Thursday, March 3, 2011


One of the best things I like about Netflix -- in addition to its outstanding service -- is its broad selection of old movies and television shows. It’s fun to browse through the website and see all the selections. It’s almost like looking through an old family photo album.

I particularly like delving into film noir and old dramas from the 1950s, ’40s, and even the ’30s. (For the record, I was not alive in the ’30s.)

Many of these movies hold up well even by today’s standards as far as quality of production and story line -- Casablanca, Double Indemnity, and Laura come to mind -- but by far some of the most fun is checking out what used to be called “B” films. The campiness of the films with their cliched characters and stilted acting is a riot.

Among my favorites are the mysteries.

I grew up a fan of Sherlock Holmes and though Jeremy Brett’s portrayal of Sir Arthur Conan Doyle’s mastermind in the 1980s PBS series is more true to the original character, I still love Basil Rathbone’s interpretation. Of course, the Rathbone’s movies aren’t anywhere near the original tales (Sherlock Holmes taking on spies in WWII?), but they’re still fun.

I have always loved Charlie Chan, the Chinese detective created by Earl Derr Biggers. Very inscrutable.

Mr. Moto, played by Peter Lorre, also is another favorite of mine, though I didn’t see as much of him as I did Holmes and Chan.

But I discovered something recently that I had no clue about.

Back about the same time Chan was doing his detecting and Mr. Moto was out there breaking up criminal rings, there was another sleuth from the Orient cracking cases.

His name was James Lee Wong, a character that appeared in a series of stories in Collier’s magazine. (Don’t worry if you’ve never heard of Collier’s; it went out of business in 1957.)

Here’s the kicker: Boris Karloff played the title role!

Yes, the same guy who scared us silly playing Frankenstein’s monster and the Mummy, in addition to a very dark role in a movie called The Body Snatcher in which he brings cadavers in the dead of night (pun intended) to a doctor and his student for research, that guy plays a wise Chinese detective!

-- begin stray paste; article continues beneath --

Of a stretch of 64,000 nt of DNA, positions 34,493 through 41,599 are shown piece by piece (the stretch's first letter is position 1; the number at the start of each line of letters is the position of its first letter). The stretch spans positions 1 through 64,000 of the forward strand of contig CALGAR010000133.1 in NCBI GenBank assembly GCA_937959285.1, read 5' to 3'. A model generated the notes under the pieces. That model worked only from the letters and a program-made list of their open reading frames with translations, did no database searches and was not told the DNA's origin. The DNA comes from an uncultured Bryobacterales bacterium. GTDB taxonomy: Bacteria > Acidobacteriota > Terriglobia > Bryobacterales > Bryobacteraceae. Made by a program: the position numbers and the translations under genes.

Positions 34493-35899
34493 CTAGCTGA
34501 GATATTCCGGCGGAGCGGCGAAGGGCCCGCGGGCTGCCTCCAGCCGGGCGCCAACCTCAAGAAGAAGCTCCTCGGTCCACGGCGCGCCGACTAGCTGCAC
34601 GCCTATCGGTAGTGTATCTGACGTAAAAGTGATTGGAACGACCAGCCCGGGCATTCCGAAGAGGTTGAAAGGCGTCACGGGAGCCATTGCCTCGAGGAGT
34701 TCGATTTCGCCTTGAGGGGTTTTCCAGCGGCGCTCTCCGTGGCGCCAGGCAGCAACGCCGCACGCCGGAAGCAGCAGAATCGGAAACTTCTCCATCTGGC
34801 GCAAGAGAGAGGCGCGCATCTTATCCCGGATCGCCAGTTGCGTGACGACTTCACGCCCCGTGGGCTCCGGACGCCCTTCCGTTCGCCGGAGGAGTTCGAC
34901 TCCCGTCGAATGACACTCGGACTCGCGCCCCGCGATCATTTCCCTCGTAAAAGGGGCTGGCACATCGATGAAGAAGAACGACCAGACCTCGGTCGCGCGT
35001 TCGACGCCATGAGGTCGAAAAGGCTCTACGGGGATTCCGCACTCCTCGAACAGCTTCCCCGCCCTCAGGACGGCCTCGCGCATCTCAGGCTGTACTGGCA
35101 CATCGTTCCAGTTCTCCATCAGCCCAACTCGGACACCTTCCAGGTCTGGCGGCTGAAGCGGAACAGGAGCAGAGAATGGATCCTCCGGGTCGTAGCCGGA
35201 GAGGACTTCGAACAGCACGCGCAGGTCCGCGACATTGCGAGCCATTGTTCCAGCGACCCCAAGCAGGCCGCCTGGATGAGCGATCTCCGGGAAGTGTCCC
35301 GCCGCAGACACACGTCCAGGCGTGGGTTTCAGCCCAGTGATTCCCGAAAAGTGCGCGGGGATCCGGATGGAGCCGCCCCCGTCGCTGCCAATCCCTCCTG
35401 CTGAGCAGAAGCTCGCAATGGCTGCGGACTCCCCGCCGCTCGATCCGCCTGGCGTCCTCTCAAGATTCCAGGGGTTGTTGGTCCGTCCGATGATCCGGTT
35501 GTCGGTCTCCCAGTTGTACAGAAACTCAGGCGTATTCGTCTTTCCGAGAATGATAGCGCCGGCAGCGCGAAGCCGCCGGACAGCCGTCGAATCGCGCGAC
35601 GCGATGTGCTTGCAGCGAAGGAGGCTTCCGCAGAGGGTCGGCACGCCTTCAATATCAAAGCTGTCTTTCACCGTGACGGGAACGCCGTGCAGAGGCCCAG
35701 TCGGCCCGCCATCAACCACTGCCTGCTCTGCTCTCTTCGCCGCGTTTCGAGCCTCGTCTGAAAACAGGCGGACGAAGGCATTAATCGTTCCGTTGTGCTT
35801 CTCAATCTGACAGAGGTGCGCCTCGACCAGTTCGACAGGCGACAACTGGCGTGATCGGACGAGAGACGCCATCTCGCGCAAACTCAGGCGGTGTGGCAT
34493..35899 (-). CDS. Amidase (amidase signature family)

You might logically point out here that Karloff wasn’t Asian (he was from England), but not being inscrutably Asian didn’t keep Warner Oland and Sidney Toler from playing the Chinese detective Chan or Lorre from portraying a Japanese secret agent either.

Makeup artists slicked down Karloff’s hair so much it appears to be painted on his head, gave him a moustache, and had him put glasses to disguise his eyes in several scenes. A little bowing and a stilted accent and voila! You have a Chinese detective!

Karloff made five of the six James Lee Wong films. Keye Luke, who appeared as Charlie Chan’s No. 1 son, got the role for the sixth.

The films have all the stereotypical characters, like the homicide detective (played by Grant Withers in the ones I have seen) who is constantly harassed by a female reporter for story tips. I particularly like the one in which she implores him for a lead because she needs something for the “afternoon edition.” The afternoon what?

Despite their outward bickering, she, of course, is the detective’s love interest.

The detective’s sidekick is the usual bumbler and adds a bit of levity to the proceedings. Murder is always funnier with a bumbling detective around. In the Chan films, Charlie always had his son, and sometimes his daughter, around, and they were accompanied by a stereotypical black bungler played by Mantan Moreland; there was no political correctness back then. Mr. Moto, far as I can tell, was pretty much a loner.

The technical quality of all these films often leave something to be desired in these days of digital preciseness, but that just adds to the enjoyment. To save money, the producers often would take a scene from one film and work it into another if the situation fit.

I didn’t realize it at the time, because it was the first one I had watched, but apparently in one of the Wong movies a meeting between him and family leaders in Chinatown is taken from an earlier Wong film with the hilarious result that one of the speakers suddenly changes costume when the camera angle switches. I guess they were operating on the theory that all Chinamen pretty much look alike. (No offense intended there; it was pretty much a common opinion of the day. Where do you think stereotypes come from?)

I won’t get into any more of Mr. Wong except to say that the movies do have another virtue, and that is they are relatively short. Just over an hour or so from crime to detection and arrest (often on pretty flimsy evidence, it seems to me).

So if you’ve got some spare time, and Netflix, subscription, you might check it out. Several are available in the “watch instantly” queue.

No comments:

Post a Comment